Column: A visit to the Negev


Today, during our last stop in Israel and the Palestinian Territories, we come to the Negev, a rocky desert and semi-desert region that has several connections to the Hebrew Scriptures, which Christians call the Old Testament.

The Negev, lying between Egypt’s Sinai Peninsula and Jordan in southern Israel, includes about 55 percent of the land of the State of Israel, but only about 8 percent of its people, about one-fourth of whom are Bedouins. Near the southern end of the Negev is the Wilderness of Zin, which scholars believe is the biblical Kadesh Barnea, where Moses struck a rock to get water for his parched followers and their animals. Bedouins have long known that porous rocks in the area absorb water, which can be released by striking the rock.

Arad, on the eastern edge of the Negev, is where the Bible says the Canaanite king of Arad barred Moses from entering the Promised Land, leading God to promise that the Israelites would be allowed to destroy the Canaanites and their cities when they eventually entered near Jericho. In about 1,200 B.C., the Israelites built a fortress at Arad near the original Canaanite city.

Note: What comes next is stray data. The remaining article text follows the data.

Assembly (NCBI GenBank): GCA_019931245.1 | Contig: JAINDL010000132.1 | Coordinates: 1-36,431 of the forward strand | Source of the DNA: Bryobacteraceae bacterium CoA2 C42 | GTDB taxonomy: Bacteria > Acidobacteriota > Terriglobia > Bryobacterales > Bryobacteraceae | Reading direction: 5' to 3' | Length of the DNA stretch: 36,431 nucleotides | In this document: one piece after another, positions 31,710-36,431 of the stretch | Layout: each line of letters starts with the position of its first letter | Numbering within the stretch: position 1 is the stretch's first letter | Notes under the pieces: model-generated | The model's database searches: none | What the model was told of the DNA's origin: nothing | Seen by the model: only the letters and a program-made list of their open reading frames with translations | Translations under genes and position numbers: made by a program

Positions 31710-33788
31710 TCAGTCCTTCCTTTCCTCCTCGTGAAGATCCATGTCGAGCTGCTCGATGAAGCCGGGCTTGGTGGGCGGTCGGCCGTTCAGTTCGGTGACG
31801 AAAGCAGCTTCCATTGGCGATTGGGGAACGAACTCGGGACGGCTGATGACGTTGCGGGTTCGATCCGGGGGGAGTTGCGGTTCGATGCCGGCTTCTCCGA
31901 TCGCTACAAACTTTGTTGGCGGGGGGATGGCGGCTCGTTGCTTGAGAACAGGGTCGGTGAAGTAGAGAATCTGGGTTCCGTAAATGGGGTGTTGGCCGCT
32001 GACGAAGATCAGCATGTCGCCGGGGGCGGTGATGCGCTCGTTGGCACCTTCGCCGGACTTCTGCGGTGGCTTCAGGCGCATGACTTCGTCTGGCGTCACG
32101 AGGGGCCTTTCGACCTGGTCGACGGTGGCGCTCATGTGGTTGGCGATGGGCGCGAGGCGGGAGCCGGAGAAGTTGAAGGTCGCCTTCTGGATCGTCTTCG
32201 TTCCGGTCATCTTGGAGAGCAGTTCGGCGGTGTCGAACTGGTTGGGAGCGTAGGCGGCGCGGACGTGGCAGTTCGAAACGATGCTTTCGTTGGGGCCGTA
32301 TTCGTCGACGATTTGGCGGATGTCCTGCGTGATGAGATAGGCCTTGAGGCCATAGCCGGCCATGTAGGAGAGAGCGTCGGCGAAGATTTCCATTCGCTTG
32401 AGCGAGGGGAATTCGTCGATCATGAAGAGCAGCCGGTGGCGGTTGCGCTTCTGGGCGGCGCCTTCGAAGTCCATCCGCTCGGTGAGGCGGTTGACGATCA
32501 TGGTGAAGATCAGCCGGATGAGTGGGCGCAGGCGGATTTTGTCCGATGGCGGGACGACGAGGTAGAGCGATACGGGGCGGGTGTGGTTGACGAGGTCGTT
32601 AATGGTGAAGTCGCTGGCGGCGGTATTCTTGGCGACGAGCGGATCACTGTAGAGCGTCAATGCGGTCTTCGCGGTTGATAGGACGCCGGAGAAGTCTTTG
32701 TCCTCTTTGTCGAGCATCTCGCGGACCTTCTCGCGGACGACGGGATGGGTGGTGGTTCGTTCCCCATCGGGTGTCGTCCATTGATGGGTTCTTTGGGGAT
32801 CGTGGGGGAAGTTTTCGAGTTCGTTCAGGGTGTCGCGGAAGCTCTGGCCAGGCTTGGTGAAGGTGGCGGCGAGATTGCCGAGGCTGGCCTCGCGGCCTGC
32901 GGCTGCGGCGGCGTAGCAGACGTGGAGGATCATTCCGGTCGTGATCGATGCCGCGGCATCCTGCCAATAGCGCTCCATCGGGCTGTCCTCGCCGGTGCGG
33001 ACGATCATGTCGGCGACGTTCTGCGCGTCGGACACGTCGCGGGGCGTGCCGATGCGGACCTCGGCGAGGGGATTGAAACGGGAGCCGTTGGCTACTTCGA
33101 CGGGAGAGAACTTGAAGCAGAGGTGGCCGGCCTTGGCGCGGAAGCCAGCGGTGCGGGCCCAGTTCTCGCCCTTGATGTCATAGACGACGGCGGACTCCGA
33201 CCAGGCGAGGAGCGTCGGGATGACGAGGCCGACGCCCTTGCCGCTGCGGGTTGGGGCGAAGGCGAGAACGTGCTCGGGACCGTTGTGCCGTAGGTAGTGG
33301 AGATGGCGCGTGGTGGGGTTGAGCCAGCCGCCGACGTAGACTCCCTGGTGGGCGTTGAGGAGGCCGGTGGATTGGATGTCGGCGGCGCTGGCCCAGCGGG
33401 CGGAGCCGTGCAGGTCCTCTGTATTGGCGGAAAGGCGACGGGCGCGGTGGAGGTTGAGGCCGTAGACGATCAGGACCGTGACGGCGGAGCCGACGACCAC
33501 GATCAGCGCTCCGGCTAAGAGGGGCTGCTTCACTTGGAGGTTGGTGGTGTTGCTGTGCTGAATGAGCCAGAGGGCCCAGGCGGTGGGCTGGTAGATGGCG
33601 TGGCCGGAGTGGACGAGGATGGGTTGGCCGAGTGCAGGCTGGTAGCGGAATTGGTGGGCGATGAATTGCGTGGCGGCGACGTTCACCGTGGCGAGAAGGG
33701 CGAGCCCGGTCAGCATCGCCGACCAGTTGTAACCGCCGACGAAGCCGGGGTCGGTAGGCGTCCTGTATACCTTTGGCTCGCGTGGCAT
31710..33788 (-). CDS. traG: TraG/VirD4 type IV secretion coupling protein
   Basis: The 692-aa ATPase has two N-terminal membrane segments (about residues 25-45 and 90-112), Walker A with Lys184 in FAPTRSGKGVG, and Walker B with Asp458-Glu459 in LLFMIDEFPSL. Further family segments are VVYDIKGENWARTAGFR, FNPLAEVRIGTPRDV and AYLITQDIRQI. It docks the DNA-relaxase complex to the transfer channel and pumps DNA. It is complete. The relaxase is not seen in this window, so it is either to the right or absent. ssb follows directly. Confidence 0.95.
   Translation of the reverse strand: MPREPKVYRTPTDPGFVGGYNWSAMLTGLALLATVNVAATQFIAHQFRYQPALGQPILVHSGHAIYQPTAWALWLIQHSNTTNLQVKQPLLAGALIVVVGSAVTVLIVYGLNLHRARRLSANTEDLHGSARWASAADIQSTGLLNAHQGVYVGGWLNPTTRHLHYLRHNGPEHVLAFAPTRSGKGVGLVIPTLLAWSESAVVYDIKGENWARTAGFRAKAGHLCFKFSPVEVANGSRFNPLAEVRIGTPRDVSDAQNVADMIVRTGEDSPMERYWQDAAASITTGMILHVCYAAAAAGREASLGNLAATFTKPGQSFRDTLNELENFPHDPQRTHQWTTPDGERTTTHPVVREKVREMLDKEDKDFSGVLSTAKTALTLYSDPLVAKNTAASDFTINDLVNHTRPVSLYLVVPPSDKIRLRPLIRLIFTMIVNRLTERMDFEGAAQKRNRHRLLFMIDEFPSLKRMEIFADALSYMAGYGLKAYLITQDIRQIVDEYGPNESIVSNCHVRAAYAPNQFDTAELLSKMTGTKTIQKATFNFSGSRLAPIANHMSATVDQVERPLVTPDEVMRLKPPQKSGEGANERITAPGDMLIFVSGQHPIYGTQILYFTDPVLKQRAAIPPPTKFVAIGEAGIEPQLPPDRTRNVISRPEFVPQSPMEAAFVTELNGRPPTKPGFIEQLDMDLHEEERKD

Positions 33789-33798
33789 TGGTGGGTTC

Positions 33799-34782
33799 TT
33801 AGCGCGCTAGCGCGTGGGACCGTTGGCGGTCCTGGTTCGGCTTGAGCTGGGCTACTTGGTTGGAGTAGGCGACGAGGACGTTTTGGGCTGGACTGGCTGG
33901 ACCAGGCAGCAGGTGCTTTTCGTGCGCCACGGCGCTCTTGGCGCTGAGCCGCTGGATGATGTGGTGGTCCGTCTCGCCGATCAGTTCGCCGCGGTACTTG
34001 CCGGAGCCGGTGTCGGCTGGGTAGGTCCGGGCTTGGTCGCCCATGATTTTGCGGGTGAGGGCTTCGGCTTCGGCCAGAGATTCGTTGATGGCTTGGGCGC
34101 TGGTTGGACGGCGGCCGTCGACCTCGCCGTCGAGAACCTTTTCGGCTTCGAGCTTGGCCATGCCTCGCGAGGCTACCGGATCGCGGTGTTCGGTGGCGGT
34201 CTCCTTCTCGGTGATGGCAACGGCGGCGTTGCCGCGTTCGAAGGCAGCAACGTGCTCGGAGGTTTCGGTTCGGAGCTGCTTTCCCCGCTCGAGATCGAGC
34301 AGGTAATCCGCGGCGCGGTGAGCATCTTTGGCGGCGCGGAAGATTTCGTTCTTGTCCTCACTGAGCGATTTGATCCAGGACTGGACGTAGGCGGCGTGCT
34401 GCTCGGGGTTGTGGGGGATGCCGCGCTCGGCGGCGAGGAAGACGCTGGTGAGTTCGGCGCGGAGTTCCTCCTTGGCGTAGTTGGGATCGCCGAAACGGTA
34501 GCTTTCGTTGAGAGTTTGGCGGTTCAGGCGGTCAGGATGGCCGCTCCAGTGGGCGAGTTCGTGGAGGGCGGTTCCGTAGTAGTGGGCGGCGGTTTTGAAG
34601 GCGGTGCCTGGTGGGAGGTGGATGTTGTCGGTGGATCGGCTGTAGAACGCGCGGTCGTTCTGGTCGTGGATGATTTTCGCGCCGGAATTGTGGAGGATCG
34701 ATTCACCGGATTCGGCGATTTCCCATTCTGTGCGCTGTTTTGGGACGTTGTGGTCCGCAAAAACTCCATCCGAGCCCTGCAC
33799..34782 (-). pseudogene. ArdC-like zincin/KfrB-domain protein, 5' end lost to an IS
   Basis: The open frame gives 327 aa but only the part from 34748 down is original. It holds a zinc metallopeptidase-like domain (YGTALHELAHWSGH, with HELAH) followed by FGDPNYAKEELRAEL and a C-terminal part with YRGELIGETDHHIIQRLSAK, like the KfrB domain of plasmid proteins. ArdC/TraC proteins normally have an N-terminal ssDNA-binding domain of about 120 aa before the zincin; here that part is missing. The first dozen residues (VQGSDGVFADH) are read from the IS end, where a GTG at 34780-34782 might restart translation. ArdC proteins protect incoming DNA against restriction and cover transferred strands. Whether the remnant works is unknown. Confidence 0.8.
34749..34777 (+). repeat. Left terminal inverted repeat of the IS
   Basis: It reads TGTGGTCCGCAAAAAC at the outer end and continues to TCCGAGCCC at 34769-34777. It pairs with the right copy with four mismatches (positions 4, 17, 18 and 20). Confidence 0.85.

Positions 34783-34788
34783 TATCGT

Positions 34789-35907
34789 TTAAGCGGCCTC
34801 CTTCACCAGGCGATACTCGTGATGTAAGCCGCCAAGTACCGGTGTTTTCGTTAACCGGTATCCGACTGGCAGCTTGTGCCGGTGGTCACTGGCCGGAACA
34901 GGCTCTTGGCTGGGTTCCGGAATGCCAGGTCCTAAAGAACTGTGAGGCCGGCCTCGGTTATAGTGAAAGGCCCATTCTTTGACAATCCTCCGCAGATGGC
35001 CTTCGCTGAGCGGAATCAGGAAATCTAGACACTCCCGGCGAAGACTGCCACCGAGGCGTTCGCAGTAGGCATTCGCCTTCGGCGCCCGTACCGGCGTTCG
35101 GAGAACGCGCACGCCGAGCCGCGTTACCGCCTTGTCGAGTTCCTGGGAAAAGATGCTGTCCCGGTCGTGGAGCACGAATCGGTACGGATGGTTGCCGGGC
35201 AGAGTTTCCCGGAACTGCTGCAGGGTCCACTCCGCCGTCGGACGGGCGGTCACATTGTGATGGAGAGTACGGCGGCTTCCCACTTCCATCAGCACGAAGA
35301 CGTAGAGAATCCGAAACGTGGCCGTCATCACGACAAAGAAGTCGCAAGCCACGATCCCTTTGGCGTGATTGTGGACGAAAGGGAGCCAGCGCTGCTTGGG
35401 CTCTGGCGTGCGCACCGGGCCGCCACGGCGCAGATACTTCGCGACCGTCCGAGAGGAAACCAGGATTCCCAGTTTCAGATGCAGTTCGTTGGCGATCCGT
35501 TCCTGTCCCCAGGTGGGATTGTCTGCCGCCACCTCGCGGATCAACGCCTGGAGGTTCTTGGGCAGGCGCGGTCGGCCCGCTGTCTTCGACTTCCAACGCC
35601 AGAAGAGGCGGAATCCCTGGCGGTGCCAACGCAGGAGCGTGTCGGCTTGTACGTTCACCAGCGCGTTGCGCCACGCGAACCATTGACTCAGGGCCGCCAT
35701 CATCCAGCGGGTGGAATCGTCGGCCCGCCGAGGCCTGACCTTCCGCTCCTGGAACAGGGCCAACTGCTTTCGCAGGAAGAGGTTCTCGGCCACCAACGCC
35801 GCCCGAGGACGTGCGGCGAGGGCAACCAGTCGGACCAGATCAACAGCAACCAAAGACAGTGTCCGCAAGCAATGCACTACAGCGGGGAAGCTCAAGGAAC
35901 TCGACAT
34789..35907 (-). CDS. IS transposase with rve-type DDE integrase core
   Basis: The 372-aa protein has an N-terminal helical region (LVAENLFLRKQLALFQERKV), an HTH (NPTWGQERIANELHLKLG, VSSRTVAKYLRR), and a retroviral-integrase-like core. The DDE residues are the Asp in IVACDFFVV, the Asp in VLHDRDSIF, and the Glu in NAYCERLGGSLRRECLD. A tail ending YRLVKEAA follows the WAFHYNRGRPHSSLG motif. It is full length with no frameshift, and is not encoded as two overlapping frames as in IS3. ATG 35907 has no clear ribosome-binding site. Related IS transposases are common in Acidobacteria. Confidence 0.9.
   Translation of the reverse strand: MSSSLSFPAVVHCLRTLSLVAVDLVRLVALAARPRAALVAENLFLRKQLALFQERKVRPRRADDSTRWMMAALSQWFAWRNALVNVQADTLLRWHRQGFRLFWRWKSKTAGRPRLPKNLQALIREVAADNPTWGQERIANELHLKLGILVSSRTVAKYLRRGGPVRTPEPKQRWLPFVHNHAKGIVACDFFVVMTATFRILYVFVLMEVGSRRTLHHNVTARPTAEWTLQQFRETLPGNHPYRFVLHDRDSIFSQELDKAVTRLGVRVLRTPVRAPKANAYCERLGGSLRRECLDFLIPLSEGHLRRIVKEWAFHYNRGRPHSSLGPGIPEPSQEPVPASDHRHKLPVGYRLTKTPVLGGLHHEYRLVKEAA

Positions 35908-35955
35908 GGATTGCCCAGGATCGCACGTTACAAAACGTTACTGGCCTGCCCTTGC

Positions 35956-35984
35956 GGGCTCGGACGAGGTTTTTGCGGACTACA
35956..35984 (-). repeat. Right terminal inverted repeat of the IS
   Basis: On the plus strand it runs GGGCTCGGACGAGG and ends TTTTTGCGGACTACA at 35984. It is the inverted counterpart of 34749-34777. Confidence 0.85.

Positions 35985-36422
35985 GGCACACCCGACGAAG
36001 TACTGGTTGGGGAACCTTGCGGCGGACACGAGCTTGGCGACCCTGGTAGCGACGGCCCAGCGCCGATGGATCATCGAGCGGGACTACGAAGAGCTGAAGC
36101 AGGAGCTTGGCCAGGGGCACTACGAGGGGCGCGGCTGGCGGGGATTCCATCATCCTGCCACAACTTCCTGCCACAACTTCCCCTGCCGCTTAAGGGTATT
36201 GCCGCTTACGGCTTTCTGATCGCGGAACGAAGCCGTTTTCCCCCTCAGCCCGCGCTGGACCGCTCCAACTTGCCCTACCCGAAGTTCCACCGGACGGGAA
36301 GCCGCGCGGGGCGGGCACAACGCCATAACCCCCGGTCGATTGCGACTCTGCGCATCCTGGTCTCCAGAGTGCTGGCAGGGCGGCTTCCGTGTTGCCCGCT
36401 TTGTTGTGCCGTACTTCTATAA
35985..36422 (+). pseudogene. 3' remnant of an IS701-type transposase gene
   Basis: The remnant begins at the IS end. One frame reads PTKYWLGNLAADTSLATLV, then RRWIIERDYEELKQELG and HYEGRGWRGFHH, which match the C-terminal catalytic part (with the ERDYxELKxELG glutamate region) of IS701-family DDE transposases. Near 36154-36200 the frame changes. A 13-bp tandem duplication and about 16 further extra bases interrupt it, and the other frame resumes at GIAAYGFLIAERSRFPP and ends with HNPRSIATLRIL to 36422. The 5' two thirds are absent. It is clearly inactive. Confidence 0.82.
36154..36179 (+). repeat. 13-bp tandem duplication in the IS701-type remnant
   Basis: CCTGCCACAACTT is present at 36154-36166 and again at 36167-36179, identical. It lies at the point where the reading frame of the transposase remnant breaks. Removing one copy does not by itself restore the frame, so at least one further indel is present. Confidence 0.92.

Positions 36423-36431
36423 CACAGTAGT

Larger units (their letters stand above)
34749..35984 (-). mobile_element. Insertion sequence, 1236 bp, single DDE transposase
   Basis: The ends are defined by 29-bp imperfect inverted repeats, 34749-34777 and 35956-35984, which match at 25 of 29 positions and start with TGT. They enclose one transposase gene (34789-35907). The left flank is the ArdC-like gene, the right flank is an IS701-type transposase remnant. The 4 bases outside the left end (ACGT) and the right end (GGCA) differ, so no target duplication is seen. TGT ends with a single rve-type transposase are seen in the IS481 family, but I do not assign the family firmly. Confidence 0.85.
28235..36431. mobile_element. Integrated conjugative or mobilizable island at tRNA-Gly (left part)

In 1962, archeologists unearthed a temple within the fortress, dating to the time of King Solomon and built to honor Yahweh, the invisible God of the Israelites. Unlike other temples to Yahweh, this one also included a shrine to what many scholars believe was Asherah, a Canaanite goddess. Beersheba, today a city of about 20,000 that is the administrative capital of the Negev, marked the southern boundary of the United Monarchy of David and Solomon. South of Beersheba is Makhtesh Ramon, a 1,500-feet-deep crater created by geologic forces that is the largest of its kind in the world. Wildlife in the Negev includes the ibex, a once-endangered wild goat.


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